A new report, published by BACP in collaboration with the Centre for Mental Health and Women’s Breakout, has revealed a reassuring breadth and depth in the mental health interventions available at women’s community centres in the UK.
The publication in July last year of Women offenders: after the Corston Report highlighted once again this important issue, and drew attention to the unacceptable delays in the implementation of the original 2007 report, and the ongoing marginalization of women offenders.
We already know that prison is an expensive and ineffective way of dealing with many women offenders who do not pose a significant risk of harm to public safety. This latest report demonstrates that women’s community centres have established good working partnerships with other organisations such as local authorities, NHS trusts and probation services in order to meet the mental health needs of their clients. The findings back up existing evidence suggesting that in many cases referral to women’s community centres is a more effective cost-effective solution than imposing a custodial sentence.
Amanda Hawkins, Chair of BACP, says:
“Over 80% of sentenced women entering prison have been convicted of non-violent offences. There is a strong case for diverting women from custody when considering reoffending, particularly for those sentenced to the shortest terms. Women’s community centres offer a cost effective alternative to custody – our latest report shows that they allow women to access a range of services including counselling, drug and alcohol support, education, safe accommodation, advice on finance, benefit and debt as well as general advocacy, supervision and support.”
Sean Duggan, Chief Executive of Centre for Mental Health, agrees:
“The vast majority of women who offend have one or more mental health problem. Imprisoning women, even for a short time, can damage their mental health and lead their children to go into care. Women’s community centres offer an ideal location for mental health support for women offenders who can be diverted from custody and rehabilitated without going to prison. It is encouraging to see that many already offer a range of psychological therapies, including counselling and mindfulness. We now need to find out more about what support women need, what outcomes can be achieved and how it can be delivered in all parts of the country.”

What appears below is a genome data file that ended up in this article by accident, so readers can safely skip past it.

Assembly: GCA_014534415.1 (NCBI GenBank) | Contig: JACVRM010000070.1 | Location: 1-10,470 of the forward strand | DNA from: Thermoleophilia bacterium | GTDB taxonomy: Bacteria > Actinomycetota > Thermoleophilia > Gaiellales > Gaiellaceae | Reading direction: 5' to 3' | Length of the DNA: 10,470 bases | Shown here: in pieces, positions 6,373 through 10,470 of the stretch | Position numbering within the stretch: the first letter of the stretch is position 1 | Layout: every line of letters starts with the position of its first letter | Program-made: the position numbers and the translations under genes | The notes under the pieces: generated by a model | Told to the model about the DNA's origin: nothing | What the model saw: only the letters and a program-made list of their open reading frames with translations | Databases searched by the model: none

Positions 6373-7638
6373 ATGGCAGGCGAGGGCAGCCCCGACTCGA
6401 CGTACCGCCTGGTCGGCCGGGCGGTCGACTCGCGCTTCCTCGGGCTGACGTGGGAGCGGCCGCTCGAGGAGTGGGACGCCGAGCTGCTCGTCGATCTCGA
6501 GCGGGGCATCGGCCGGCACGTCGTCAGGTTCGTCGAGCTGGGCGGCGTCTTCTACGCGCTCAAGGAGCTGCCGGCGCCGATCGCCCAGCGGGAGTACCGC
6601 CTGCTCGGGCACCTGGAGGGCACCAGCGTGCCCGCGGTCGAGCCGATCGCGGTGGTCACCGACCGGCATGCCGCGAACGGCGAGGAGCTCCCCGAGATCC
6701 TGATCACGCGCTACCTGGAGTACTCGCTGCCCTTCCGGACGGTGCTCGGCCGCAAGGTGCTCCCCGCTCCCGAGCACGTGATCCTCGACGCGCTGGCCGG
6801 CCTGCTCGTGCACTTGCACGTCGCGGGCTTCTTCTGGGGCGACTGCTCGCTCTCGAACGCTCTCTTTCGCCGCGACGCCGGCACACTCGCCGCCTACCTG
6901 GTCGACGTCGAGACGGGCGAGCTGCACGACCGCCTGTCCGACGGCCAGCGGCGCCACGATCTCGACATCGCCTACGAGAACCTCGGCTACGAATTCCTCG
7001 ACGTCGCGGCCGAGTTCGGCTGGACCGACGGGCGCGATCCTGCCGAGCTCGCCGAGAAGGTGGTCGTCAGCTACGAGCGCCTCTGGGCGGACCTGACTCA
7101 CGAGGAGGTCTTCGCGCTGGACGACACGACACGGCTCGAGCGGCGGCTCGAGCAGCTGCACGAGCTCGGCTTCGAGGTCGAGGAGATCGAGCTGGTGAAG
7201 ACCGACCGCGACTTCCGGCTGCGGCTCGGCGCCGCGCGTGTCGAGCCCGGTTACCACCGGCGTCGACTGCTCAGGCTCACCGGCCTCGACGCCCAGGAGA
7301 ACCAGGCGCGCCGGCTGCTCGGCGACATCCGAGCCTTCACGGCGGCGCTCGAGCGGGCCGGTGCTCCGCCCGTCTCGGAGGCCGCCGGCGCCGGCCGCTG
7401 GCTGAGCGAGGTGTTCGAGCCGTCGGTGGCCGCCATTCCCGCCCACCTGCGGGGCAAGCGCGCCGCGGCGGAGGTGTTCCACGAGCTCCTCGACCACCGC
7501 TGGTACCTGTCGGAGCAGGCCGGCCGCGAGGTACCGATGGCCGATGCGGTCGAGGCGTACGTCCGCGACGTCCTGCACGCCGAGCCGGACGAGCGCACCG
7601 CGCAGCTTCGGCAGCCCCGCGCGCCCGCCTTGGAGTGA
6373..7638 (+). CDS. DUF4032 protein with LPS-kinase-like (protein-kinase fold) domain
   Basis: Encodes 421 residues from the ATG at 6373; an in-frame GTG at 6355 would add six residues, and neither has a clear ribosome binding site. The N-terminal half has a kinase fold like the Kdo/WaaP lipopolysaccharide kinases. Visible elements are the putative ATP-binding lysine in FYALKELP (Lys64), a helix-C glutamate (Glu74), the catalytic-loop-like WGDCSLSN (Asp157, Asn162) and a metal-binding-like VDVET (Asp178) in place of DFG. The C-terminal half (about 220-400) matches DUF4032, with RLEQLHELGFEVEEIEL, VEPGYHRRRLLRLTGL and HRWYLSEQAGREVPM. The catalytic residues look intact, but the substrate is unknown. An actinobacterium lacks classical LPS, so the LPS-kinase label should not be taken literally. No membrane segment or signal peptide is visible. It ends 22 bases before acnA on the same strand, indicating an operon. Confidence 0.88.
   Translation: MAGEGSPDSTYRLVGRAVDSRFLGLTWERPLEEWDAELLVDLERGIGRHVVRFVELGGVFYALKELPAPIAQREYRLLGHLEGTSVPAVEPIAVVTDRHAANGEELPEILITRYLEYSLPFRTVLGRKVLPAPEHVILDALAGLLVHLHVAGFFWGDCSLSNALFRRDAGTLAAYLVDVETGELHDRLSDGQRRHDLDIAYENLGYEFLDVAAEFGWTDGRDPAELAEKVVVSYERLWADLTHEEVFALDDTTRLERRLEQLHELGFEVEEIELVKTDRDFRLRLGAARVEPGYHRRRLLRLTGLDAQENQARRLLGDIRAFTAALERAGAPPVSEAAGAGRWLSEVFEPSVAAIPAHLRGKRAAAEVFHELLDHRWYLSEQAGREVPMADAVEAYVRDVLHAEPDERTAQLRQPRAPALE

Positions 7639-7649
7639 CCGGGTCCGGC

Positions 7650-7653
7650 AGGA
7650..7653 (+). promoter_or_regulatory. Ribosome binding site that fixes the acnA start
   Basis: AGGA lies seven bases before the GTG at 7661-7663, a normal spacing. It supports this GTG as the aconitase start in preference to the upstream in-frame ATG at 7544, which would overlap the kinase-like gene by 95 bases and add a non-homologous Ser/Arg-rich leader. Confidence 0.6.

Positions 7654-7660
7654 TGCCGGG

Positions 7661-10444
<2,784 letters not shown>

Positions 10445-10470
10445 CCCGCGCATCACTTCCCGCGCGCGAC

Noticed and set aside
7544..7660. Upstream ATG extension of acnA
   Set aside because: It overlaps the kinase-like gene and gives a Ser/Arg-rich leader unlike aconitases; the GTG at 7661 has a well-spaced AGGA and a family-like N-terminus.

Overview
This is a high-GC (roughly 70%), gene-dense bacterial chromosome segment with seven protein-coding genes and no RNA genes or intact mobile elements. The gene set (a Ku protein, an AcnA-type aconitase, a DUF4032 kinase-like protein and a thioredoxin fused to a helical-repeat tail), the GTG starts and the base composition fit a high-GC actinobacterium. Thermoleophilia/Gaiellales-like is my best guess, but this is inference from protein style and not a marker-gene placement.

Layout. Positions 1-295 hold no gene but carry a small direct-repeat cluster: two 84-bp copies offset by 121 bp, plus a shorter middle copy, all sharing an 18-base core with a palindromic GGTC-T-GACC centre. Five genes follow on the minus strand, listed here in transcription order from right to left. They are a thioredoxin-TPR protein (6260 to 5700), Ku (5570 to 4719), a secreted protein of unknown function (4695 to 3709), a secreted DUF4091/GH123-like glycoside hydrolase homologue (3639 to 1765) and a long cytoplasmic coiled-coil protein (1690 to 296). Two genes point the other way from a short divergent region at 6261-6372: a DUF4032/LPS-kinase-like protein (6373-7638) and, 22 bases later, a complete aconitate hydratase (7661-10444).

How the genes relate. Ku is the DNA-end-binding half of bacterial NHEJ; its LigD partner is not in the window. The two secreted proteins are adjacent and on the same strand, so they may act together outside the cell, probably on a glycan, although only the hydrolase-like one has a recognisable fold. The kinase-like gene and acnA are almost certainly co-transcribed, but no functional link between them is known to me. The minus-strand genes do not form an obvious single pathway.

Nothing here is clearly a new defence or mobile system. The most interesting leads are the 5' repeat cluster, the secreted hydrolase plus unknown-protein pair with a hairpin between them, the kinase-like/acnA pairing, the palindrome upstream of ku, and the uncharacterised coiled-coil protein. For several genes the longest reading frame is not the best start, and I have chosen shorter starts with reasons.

Further highlighting the potentially damaging effects of custody, and the importance of women’s community centres, Jackie Russell, Director of Women’s Breakout, says:
“For women, prison is far less effective as a deterrent or a reforming opportunity than for men; and for the majority of women it is a deeply damaging experience. In the year to March 2013, 264 women per 1,000 in custody self-harmed, compared to 70 men per 1,000; and among the female prison population there were 1,547 incidents per 1,000 prisoners as compared with 200 incidents per 1,000 prisoners in the male estate. Women leaving custody have very complex needs and without a very different form of support, outcomes are poor. Women’s community centres are at the heart of this different approach, providing an alternative to custody or support post custody, and this is particularly evident in the sensitive and collaborative way in which they offer health support.”
An important conclusion of today’s report is the need for future studies to explore in further detail the types of evaluations and outcome measures used by services to assess their mental health provision. The development of a standardised approach to client data collection and a robust package of valid and reliable outcome measures for use across services will give additional confidence to magistrates to refer women offenders outside the criminal justice system.
Amanda Hawkins adds:
“At BACP, we offer our continued support to organisations such as Women’s Breakout, the Centre for Mental Health and the Prison Reform Trust, who campaign to highlight the mental health requirements of women in the criminal justice system. Through this support, regular engagement with members of Parliament, and collaboration with our numerous members who work every day with women in prisons, we will continue to draw attention to the wellbeing needs of this vulnerable and marginalised community.”